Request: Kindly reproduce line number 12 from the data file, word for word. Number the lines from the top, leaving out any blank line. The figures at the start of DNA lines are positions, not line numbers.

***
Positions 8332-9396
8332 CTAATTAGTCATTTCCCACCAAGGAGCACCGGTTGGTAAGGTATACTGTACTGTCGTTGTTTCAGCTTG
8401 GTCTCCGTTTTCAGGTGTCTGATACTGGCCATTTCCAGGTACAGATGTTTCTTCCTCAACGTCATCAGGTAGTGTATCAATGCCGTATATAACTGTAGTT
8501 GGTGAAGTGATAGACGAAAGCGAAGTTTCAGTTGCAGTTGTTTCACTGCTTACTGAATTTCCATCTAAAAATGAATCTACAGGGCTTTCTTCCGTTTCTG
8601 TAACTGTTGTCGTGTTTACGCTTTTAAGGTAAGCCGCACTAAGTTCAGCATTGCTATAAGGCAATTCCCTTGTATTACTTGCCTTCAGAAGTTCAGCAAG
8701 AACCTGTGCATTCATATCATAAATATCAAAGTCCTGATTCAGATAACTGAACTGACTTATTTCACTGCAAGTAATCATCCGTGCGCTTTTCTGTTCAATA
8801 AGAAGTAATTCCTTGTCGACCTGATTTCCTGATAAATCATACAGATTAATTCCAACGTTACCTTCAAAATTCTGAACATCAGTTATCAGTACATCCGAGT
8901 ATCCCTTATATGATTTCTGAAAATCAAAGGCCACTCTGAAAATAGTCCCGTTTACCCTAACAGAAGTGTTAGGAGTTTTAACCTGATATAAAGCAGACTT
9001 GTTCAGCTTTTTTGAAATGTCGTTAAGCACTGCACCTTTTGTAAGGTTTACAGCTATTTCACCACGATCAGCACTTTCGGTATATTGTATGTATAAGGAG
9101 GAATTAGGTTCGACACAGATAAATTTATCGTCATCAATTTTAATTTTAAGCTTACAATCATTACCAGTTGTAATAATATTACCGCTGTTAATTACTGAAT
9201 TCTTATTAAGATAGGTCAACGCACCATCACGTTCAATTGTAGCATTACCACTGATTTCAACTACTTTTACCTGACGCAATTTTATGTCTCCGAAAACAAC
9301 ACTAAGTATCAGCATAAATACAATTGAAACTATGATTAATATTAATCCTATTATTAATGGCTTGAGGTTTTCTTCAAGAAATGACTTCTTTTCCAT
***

9301 ACTAAGTATCAGCATAAATACAATTGAAACTATGATTAATATTAATCCTATTATTAATGGCTTGAGGTTTTCTTCAAGAAATGACTTCTTTTCCAT